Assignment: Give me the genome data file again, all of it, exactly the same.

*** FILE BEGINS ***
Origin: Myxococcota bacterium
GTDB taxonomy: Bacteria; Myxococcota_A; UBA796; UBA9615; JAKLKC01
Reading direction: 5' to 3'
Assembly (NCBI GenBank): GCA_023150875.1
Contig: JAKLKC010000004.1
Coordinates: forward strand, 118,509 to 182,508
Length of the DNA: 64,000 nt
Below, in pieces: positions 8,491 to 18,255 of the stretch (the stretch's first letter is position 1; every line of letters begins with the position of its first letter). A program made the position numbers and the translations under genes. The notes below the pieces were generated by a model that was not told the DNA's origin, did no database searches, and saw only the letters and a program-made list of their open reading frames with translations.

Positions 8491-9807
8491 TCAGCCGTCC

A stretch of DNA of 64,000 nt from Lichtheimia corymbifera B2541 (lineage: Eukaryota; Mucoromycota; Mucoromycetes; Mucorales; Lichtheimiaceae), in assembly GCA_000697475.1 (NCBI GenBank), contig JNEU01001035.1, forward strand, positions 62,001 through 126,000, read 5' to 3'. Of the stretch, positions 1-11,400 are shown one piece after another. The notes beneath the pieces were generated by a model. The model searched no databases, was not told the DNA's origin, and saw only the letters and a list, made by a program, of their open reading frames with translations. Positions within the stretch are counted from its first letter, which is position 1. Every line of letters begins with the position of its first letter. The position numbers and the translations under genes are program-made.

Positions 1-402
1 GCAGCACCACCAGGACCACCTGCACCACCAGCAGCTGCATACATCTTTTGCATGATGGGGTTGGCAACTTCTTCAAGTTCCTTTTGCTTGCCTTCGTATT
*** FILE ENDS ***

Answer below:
Origin: Myxococcota bacterium
GTDB taxonomy: Bacteria; Myxococcota_A; UBA796; UBA9615; JAKLKC01
Reading direction: 5' to 3'
Assembly (NCBI GenBank): GCA_023150875.1
Contig: JAKLKC010000004.1
Coordinates: forward strand, 118,509 to 182,508
Length of the DNA: 64,000 nt
Below, in pieces: positions 8,491 to 18,255 of the stretch (the stretch's first letter is position 1; every line of letters begins with the position of its first letter). A program made the position numbers and the translations under genes. The notes below the pieces were generated by a model that was not told the DNA's origin, did no database searches, and saw only the letters and a program-made list of their open reading frames with translations.

Positions 8491-9807
8491 TCAGCCGTCC

A stretch of DNA of 64,000 nt from Lichtheimia corymbifera B2541 (lineage: Eukaryota; Mucoromycota; Mucoromycetes; Mucorales; Lichtheimiaceae), in assembly GCA_000697475.1 (NCBI GenBank), contig JNEU01001035.1, forward strand, positions 62,001 through 126,000, read 5' to 3'. Of the stretch, positions 1-11,400 are shown one piece after another. The notes beneath the pieces were generated by a model. The model searched no databases, was not told the DNA's origin, and saw only the letters and a list, made by a program, of their open reading frames with translations. Positions within the stretch are counted from its first letter, which is position 1. Every line of letters begins with the position of its first letter. The position numbers and the translations under genes are program-made.

Positions 1-402
1 GCAGCACCACCAGGACCACCTGCACCACCAGCAGCTGCATACATCTTTTGCATGATGGGGTTGGCAACTTCTTCAAGTTCCTTTTGCTTGCCTTCGTATT